1. Before reading any farther, how would you predict that an “entrepreneurial mindset” (Zhao, 2012, p. 5) would change education today? What would be some specific changes at your school if we truly embraced this mindset toward education at your school?
I think that an entrepreneurial mindset would immediately mean a change in the way we teach and assess students. Education would mean basing lessons and curriculum on student strengths and interests rather than basing it on a Common Core curriculum that is used for all students. Education would become completely differentiated for all students.
Currently in schools we use a Common Core curriculum, expecting all students to learn the same standards, be assessed on the same standards, and preform to the same proficiency level. Yet, we expect all students to be themselves and to go in different career paths. We cannot expect individualized results when we are not providing individualized education for the students. Common Core comes after NCLB failed to “reform” education, but the problem is bigger than that. Stan Karp, from Rethinkingschool.org states “A decade of NCLB tests showed that millions of students were not meeting existing standards, but the sponsors of the Common Core decided that the solution was tougher ones” (2013). We have not helped students find their way or help teach them better. All that we have done is create harder standards for them to reach.
Many things would need to change in my school if the true mindset of entrepreneurship was embraced.
-Changing class sizes: at GC Burkhead, our class sizes are often very large, with anywhere from 25-30 students. With this many students in one class, teachers would not be able to effectively provide individualized content, lessons, and assessments for all students. In order for students to learn to be entrepreneurs in their own interests and fields, they need specialized education.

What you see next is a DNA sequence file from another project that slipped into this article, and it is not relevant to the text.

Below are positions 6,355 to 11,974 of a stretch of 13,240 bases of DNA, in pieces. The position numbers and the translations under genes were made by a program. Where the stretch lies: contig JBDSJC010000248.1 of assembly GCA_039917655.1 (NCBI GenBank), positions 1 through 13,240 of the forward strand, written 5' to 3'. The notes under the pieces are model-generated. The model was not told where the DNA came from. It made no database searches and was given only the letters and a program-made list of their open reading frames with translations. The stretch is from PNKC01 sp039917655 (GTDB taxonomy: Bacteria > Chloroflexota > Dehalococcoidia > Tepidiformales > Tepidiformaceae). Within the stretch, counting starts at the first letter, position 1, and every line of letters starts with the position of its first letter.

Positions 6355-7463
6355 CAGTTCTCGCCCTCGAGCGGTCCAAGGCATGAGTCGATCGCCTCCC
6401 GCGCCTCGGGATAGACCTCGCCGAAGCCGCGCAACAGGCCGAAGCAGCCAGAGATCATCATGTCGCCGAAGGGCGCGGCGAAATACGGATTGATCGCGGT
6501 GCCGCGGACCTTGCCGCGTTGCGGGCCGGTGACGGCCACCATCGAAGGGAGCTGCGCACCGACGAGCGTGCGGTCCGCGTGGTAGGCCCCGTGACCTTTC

– Changing Schedules: Currently at my school, 5th graders take part in a rigorous schedule of reading, writing, math, social studies, science, special areas, and an RTI block. With all of those areas being run by the CCS, there is not much time for individualized learning. Students would need a more flexible schedule where they could learn what they want to learn at their own pace. Students would also need us to work on their strengths rather than their weaknesses. Our RTI program focuses our attention on the students’ weaknesses. However, Yong Zhao stated at the 2012 ISTE conference that “Education is not about fixing deficits, but rather enhancing strengths.” But that is exactly what we are not doing. We need a student block that focuses on strengthening and growing the students’ strengths.
-Changing Assessments: If standards for students are changed, then the assessments have to change. Students would need project/product based learning, graded on rubrics that match the projects and products. Their assessments would be differentiated and based on the students area of interest. This would be a change from the common assessments that are used throughout the school to assess all students’ learning. Standardized tests such as MAP or KPREP would be replaced with assessments that would assess the student to their previous performance and not to other students who may have different strengths or interests.
Our current school system would need a complete make over and a complete change of focus and goal in order to fully embrace the entrepreneurial mindset. Right now we want students to believe that they can do anything they want, but we do not give them the correct tools to do so.